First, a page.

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Ten years later

(article, Deborah Madison)

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This November marks the 10th year in print of Vegetarian Cooking for Everyone. It's hard to believe that it’s already been a decade, and even harder to realize that my first book, The Greens Cookbook, is now, at 21, a full adult — although in cookbook years, it’s probably about 90. 

Books in print that turn these corners do so much the way we have big birthdays. (At least if you’re the author.) In fact, there was a distinct matter of coincidence here, for I completed the manuscript for Vegetarian Cooking for Everyone on the eve of my 50th birthday, mainly so that I could really enjoy the party. 

As a result, I entered that particular decade insanely optimistic. Freedom and 50 were closely allied in my mind. Birthday aside, after seven years I finally had that book off my desk and I could cook what I wanted to without having to write down times or weigh and measure every little thing. Of course it would be another year before I would hold the book in my hand, then take it on a long tour around the country. But sending off a completed manuscript is, in my experience, the time for a celebration, and this was a big one.

[%image book float=left width=350 caption='Buddhist monks gave this copy of "Vegetarian Cooking for Everyone" quite a workout.']

When I was recently shown a first-edition copy of Vegetarian Cooking for Everyone used by the monks in a Buddhist monastery, I realized the age of this book. The remains of the torn jacket were glued to the now-warped cover. The pages were so swollen with spills that the book was nearly twice its normal thickness. Pages were stained with ingredients and notes, and whole sections had come loose from the spine. Clearly this copy had had quite a workout. I begged to have it in return for a new one. The monks signed it and handed it over. It is a lesson in transiency, if nothing else.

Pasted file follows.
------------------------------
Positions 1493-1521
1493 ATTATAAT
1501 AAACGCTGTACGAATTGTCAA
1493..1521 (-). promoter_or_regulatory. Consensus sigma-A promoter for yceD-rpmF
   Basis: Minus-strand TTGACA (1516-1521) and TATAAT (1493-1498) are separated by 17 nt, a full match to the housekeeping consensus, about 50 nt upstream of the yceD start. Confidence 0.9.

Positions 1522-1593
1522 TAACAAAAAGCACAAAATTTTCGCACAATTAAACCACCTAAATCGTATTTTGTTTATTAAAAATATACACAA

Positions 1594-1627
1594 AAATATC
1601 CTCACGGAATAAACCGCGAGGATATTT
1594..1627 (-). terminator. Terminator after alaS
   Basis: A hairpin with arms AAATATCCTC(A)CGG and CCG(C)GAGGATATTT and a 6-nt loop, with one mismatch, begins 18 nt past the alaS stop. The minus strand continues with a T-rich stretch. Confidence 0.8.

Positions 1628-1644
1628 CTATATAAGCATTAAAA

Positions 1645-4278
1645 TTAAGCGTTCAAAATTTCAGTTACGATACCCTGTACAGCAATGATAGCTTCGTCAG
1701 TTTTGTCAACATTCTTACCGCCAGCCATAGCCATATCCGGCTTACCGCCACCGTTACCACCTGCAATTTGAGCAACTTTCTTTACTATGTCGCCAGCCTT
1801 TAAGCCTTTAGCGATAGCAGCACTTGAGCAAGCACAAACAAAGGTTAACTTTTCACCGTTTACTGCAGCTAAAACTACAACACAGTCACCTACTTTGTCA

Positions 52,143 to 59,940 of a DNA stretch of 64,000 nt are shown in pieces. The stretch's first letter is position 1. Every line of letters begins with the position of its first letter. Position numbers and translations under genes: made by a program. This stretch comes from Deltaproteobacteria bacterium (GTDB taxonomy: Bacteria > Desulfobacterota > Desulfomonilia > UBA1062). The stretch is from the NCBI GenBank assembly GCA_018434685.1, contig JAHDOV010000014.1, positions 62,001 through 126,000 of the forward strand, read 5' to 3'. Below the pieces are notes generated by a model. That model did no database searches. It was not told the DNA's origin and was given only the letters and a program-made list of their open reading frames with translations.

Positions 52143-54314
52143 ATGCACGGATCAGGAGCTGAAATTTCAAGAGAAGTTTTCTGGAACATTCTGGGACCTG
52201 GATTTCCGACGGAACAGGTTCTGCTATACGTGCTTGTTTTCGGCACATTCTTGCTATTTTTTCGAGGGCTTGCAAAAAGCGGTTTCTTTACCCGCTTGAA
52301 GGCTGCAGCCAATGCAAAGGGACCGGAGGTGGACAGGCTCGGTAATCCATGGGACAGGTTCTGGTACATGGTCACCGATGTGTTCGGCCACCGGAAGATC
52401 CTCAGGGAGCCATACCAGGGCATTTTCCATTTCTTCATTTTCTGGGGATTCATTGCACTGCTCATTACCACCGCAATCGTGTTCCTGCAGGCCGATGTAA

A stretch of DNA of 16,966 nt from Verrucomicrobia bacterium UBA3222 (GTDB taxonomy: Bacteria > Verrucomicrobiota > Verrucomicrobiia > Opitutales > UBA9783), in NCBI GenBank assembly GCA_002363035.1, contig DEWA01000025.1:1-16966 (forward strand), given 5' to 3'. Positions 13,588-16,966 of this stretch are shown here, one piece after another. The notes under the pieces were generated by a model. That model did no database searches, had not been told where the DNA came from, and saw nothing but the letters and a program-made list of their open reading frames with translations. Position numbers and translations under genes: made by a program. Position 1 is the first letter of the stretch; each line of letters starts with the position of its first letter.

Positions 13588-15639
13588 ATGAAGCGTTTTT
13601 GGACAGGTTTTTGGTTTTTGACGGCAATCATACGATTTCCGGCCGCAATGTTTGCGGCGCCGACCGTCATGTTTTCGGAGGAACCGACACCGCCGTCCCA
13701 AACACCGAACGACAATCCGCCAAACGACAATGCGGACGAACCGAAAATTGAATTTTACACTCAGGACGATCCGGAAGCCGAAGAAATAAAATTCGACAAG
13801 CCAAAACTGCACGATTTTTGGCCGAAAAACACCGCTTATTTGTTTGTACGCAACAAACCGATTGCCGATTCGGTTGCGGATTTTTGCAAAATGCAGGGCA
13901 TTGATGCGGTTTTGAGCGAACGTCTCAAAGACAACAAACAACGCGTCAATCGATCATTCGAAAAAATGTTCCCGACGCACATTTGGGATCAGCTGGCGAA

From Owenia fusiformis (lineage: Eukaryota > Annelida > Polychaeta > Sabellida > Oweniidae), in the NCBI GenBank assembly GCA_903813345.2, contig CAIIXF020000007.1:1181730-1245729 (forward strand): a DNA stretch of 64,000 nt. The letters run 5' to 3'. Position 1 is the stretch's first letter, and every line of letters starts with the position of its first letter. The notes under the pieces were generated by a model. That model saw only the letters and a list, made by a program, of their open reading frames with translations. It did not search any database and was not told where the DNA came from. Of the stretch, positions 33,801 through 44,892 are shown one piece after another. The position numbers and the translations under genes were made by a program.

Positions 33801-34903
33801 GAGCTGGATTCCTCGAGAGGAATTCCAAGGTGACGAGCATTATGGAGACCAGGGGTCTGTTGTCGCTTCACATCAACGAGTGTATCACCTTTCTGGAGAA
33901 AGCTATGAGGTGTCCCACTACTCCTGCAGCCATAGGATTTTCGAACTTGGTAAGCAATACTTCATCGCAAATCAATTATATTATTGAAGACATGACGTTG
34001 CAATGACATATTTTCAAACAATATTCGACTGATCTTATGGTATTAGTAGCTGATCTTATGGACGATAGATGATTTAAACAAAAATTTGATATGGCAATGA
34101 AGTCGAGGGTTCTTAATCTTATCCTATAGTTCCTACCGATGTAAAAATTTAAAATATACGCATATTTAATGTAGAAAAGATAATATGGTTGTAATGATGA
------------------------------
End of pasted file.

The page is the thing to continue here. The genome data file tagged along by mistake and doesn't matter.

A few months ago I rewrote the introduction to Vegetarian Cooking for Everyone for the anniversary reissue. This felt fairly futile, as most people don’t read introductions, either old or new. But it was interesting to look back a decade to what first inspired me and how I (and we) live and eat today. 

I found that many things that were true for me then are true for me now. I am still most inspired by ingredients that have the most integrity: those well-grown foods from nearby farms, raised by people I know (even myself, now!), foods with stories, histories, and connection to culture as well as to land, hearts, and hands. This is still the level of ingredients that drives my best cooking. 

As now, I was a devoted farmers’ market shopper, and I urged people to seek out their farmers' markets so that they might find the same level of pleasure in their kitchens. I’ve always been a very seasonal and local eater and cook, but the difference between now and then was the vocabulary. Today, “local” and “seasonal” are important (though getting to be tired) words, much like “sustainable” and poor old “organic.” 

Who doesn’t write about food today without a million references to local and seasonal? In fact, “localseasonalandsustainable” now kind of runs together in a murmur, like a mumbled Latin mass. But that vocabulary wasn’t really in place 10 years ago the way it is today.